With the renewed emphasis on green energy, and a national net-zero greenhouse gas emission imperative planned for 2050 by the Biden Administration, significant investments must be undertaken to improve procurement processes — in excess of $2 trillion, as estimated by the U.S. Department of Energy.
A significant percentage of that spend will be concentrated in the electric utility sector. To ensure maximum return on the investment, industry procurement management will have to embrace best practices for streamlining processes and implementing next-generation technologies. The drive toward digitizing procurement will be a major focus initiative for the utilities industry.
Over the past decade, procurement organizations in many electric utilities have significantly advanced their capabilities, introducing concepts of strategic sourcing and seeking better ways of managing spend, suppliers, and contracts. Opportunities for improvement still abound, however, since the procurement function in utilities has often evolved independently across multiple business operating units:
The varying initiatives and objectives of the procurement function across utility companies can lead to siloed operations and suboptimal performance. Looking across business processes, technology and performance measures, leadership sees significant disconnects — and with them, opportunities for improvement.
Procure-to-pay processes execute the complete procurement cycle from the time a purchase requisition is created to when the invoice is paid. A fully integrated procure-to-pay process will provide end-to-end coverage and tracking functionality.
Typically, most utilities have implemented manual processes with limited standardization and integration across operating units and with suppliers. As a result, companies often are faced with time consuming and expensive operations.
A minimal level of automation might exist throughout the procure-to-pay process, requiring a high level of manual interaction. Spend analytics should be undertaken as an ongoing initiative every few years to establish more control over spend dollars and value generated. Procurement management should explore opportunities such as the implementation of e-procurement technology with punch-out catalogs, to drive toward a more optimal state of procurement.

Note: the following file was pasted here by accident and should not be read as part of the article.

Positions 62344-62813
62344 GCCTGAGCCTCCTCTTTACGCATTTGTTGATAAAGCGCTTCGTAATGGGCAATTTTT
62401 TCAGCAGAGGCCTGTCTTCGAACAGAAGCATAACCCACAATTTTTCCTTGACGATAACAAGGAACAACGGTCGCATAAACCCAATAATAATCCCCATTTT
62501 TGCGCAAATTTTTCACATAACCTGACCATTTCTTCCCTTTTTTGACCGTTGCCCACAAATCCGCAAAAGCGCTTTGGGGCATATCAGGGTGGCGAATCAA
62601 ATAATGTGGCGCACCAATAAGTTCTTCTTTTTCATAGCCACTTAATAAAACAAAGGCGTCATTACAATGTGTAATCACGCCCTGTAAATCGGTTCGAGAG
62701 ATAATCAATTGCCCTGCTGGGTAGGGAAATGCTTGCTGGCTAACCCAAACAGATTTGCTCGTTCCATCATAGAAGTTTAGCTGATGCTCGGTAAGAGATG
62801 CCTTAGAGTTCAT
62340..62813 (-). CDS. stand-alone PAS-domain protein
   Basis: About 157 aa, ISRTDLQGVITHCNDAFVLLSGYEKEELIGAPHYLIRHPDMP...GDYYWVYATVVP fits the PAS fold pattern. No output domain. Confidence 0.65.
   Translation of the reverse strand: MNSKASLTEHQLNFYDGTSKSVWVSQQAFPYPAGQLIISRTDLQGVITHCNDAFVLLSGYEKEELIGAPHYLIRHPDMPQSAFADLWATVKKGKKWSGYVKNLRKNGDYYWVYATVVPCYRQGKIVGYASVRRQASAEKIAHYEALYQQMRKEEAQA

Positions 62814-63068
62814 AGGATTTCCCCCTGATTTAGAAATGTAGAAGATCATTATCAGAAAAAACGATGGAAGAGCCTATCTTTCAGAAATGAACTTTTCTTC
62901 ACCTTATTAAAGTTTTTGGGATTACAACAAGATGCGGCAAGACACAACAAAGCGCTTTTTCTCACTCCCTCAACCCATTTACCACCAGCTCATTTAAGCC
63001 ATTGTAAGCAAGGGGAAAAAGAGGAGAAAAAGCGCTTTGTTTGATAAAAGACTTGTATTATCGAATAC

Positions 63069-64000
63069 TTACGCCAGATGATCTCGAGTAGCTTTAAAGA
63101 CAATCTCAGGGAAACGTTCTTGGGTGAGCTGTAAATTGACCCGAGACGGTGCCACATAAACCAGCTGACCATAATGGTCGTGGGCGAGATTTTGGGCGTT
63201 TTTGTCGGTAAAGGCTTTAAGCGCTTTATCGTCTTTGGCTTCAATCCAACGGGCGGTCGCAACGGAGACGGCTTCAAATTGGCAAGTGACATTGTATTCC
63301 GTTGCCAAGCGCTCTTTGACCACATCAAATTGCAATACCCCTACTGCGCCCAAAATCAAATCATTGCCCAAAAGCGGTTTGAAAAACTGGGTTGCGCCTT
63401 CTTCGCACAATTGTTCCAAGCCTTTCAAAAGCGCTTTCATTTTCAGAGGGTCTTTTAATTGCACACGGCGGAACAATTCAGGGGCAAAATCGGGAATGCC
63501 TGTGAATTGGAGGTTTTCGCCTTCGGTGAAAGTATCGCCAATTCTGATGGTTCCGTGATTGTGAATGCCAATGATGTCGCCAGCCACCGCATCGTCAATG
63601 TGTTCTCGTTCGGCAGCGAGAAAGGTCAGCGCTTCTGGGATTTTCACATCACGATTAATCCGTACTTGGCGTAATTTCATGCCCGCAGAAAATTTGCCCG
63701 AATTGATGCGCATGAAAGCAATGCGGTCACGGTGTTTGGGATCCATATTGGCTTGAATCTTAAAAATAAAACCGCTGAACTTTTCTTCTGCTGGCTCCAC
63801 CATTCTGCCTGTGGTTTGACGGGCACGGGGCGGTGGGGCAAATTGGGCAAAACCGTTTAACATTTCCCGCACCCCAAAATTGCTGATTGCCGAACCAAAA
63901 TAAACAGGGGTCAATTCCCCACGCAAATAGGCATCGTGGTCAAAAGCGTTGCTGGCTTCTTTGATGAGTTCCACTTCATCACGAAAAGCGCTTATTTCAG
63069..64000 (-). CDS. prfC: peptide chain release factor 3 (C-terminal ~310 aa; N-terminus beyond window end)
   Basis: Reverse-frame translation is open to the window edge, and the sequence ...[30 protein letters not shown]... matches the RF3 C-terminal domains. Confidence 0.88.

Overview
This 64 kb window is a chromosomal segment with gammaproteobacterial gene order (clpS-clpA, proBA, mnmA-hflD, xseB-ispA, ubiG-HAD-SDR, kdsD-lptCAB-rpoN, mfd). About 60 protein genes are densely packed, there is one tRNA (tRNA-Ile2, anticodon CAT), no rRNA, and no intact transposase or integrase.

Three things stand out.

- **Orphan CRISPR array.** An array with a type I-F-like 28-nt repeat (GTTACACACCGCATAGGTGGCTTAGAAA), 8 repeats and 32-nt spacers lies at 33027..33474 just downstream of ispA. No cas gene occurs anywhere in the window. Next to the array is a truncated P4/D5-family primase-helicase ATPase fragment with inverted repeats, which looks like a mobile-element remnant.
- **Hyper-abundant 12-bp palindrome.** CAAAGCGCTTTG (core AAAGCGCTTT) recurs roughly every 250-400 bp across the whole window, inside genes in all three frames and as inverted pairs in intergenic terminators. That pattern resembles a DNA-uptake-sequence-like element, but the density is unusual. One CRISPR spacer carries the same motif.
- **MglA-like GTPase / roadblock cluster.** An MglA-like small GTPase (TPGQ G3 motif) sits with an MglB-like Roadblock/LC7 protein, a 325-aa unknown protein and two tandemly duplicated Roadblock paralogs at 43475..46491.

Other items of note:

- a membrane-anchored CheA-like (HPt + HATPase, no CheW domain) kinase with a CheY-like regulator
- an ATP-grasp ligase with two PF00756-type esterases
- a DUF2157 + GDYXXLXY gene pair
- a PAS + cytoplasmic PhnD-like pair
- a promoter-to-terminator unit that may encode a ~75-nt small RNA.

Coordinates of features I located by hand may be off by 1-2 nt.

Utilities should plan to initiate improvements in order to:
New systems aid in the procurement process and can produce output reports to measure, improve and control uniform performance across the organization. Preferably, the technology will provide a single integrated system that is fully automated and produces timely analytics and reports for effective decision and management.
Typically, most utilities are managing procurement activity in functional silos across multiple operating units, with a mix of manual and electronic processes with basic reporting capabilities. Typically, we see utility organizations utilizing manual systems such as Excel or Access databases, as well as enterprise resource planning (ERP) applications, to support the procurement lifecycle across multiple operating units.
Significant investments in technology will have to be made over the course of the next three to five years in order for utilities to mature their processes and enhance existing systems. Implementing new applications will also be critical to recruiting, developing and retaining human resources from a reduced talent and labor pool. If your technology is older than the people using it, your human capital is at risk. The new generation of talent is growing up on NextGen technologies, and won’t tolerate a less-than-current technology support infrastructure.
Master data management is another key success factor that’s often missing in aging multi-system environments.
Given this state of affairs, utilities should set their procurement technology strategy to implement:
Utility companies need to be able to measure the performance of their supply networks. Valuable tools include executive dashboards, balanced scorecards, key performance indicators, and benchmarking.
Typically, utilities have some basic metrics along with ad hoc benchmarking activities to measure procurement performance. However, there’s no standardized approach to procurement and supplier scorecards. There are no well-defined metrics or processes to track and report procurement performance in a consistent and meaningful manner. There isn’t a consistent definition or shared meaning of “cost savings,” with no follow-up confirmation of the actual savings achieved. And operating companies often don’t value cost savings when they’re not involved in the supplier selection.
To ensure a consistent performance-measurement system, utility companies should move toward the following:
As utilities face challenges arising from the pandemic, bad weather and a shrinking labor pool, they need to embrace next-generation technologies to power procurement performance. Utilities must act to capitalize on available funding and public awareness, so that they can continue to efficiently deliver power to the communities they serve.
Sandeep Shah is global procurement consulting practice head, and TK Subramanian is an engagement director, with Tata Consultancy Services (TCS).
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